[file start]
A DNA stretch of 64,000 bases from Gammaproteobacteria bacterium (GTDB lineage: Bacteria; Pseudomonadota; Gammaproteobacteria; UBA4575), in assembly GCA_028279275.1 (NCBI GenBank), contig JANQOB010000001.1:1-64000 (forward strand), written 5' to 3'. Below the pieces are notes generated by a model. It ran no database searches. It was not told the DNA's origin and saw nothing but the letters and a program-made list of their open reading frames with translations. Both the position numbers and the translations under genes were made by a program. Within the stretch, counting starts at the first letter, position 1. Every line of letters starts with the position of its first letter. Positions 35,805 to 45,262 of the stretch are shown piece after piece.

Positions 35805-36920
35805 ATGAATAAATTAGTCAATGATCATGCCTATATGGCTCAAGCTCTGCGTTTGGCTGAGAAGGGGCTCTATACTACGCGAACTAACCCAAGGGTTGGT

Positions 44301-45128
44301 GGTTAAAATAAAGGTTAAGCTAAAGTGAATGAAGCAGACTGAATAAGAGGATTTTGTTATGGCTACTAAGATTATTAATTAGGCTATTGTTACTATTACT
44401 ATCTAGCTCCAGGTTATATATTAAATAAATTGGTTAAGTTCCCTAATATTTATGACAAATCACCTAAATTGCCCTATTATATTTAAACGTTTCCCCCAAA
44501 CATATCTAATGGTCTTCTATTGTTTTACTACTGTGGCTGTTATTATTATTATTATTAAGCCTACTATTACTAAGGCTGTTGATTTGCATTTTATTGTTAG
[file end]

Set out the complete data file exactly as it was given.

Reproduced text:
A DNA stretch of 64,000 bases from Gammaproteobacteria bacterium (GTDB lineage: Bacteria; Pseudomonadota; Gammaproteobacteria; UBA4575), in assembly GCA_028279275.1 (NCBI GenBank), contig JANQOB010000001.1:1-64000 (forward strand), written 5' to 3'. Below the pieces are notes generated by a model. It ran no database searches. It was not told the DNA's origin and saw nothing but the letters and a program-made list of their open reading frames with translations. Both the position numbers and the translations under genes were made by a program. Within the stretch, counting starts at the first letter, position 1. Every line of letters starts with the position of its first letter. Positions 35,805 to 45,262 of the stretch are shown piece after piece.

Positions 35805-36920
35805 ATGAATAAATTAGTCAATGATCATGCCTATATGGCTCAAGCTCTGCGTTTGGCTGAGAAGGGGCTCTATACTACGCGAACTAACCCAAGGGTTGGT

Positions 44301-45128
44301 GGTTAAAATAAAGGTTAAGCTAAAGTGAATGAAGCAGACTGAATAAGAGGATTTTGTTATGGCTACTAAGATTATTAATTAGGCTATTGTTACTATTACT
44401 ATCTAGCTCCAGGTTATATATTAAATAAATTGGTTAAGTTCCCTAATATTTATGACAAATCACCTAAATTGCCCTATTATATTTAAACGTTTCCCCCAAA
44501 CATATCTAATGGTCTTCTATTGTTTTACTACTGTGGCTGTTATTATTATTATTATTAAGCCTACTATTACTAAGGCTGTTGATTTGCATTTTATTGTTAG